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Beethoven: Piano Sonatas Nos. 28 & 29
     

Beethoven: Piano Sonatas Nos. 28 & 29

by Mitsuko Uchida
 
It's hard to pin down Mitsuko Uchida's performances of Beethoven's "A major Sonata, Op. 101," and "B flat major Hammerklavier Sonata, Op. 106." Of course, there's no debating her sparkling tone or dazzling technique. Since her first recordings in the mid-'80s, Uchida's pianistic mastery has always been amply evident. What's debatable is

Overview

It's hard to pin down Mitsuko Uchida's performances of Beethoven's "A major Sonata, Op. 101," and "B flat major Hammerklavier Sonata, Op. 106." Of course, there's no debating her sparkling tone or dazzling technique. Since her first recordings in the mid-'80s, Uchida's pianistic mastery has always been amply evident. What's debatable is Uchida's artistic temperament. She is sometimes intimately lyrical as in the opening "Etwas lebhaft" of the "A major Sonata" and sometimes immensely monumental as in the opening movement of the "B flat major Sonata." She can march irresistibly forward in the central "Lebhaft" of the A major or linger to contemplate the profundities of the central Adagio sostenuto of the "B flat major Sonata." She may bend the bar lines at times in her "B flat major Sonata"'s impetuous Assai vivace Scherzo, ignore them altogether in her "A major Sonata"'s passionate "Langsam und sehnsuchtsvoll," or hammer them home with fingers of steel in her "B flat major Sonata"'s fugal finale. For some listeners, these contradictions may resolve themselves in Uchida's fiery and poetic sensibility; for others, her interpretations may seem willful and perhaps even arbitrary. But whatever one ultimately thinks of her artistic personality, there's no denying the overwhelming power of Uchida's performances, and at least while the disc is playing, her Beethoven sonatas are wholly persuasive. Recorded in spring 2007 in La Salle de Musique, Chaux-de-Fonds, Switzerland, by producer Everett Porter and engineer Sebastian Stein, the sound, the very touch and feel, of Uchida's piano is palpable.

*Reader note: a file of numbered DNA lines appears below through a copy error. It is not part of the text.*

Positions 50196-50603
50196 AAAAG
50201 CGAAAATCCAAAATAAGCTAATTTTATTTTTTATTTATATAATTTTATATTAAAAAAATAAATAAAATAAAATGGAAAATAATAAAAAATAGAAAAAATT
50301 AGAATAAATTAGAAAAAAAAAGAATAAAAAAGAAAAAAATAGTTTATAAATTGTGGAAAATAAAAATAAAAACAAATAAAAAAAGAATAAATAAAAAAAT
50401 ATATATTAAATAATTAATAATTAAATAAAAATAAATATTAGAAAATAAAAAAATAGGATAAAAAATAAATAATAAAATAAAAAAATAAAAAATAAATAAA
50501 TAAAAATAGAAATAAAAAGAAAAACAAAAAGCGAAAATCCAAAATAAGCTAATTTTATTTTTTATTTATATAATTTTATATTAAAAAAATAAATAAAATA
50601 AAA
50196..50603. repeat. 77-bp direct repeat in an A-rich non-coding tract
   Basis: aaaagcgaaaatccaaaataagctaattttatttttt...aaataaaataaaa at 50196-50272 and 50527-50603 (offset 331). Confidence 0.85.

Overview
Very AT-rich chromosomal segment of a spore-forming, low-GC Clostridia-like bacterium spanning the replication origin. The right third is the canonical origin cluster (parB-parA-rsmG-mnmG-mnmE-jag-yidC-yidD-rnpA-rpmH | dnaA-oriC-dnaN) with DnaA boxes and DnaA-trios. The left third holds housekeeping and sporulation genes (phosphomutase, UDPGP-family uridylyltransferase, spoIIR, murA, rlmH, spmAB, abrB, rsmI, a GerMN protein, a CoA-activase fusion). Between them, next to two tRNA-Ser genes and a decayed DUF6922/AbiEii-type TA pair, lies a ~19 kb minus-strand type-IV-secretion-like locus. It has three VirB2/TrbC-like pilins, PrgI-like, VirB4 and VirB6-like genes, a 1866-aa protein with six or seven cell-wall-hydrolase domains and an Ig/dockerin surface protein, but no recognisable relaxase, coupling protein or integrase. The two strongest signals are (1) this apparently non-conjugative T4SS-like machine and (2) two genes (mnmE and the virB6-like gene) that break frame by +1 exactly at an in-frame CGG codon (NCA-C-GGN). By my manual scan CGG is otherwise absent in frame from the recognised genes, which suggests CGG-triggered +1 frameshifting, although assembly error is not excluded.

Editorial Reviews

San Francisco Chronicle - Steven Winn
An especially choice account of the Op. 106 "Hammerklavier." The long Adagio is spun out as a pensive exploration, which gives way to a final movement propelled by centripetal force.
Dallas Morning News - Scott Cantrell
[Grade: A] There's sheer magic in the very first notes of the A major Sonata (Op. 101).... Luminous, spacious recorded sound.
The Guardian - Andrew Clements
Uchida has...come up with something totally exceptional.... It is her account of the Hammerklavier that is so overwhelming, and perhaps the finest to appear on disc since Emil Gilels'.... In a year that has been blessed with a number of outstanding discs of piano music, this has to be one of the very finest.

Product Details

Release Date:
08/14/2007
Label:
Philips
UPC:
0028947586623
catalogNumber:
000941902
Rank:
119074

Related Subjects

Tracks

  1. Piano Sonata No. 28 in A major, Op. 101
  2. Piano Sonata No. 29 in B flat major ("Hammerklavier"), Op. 106

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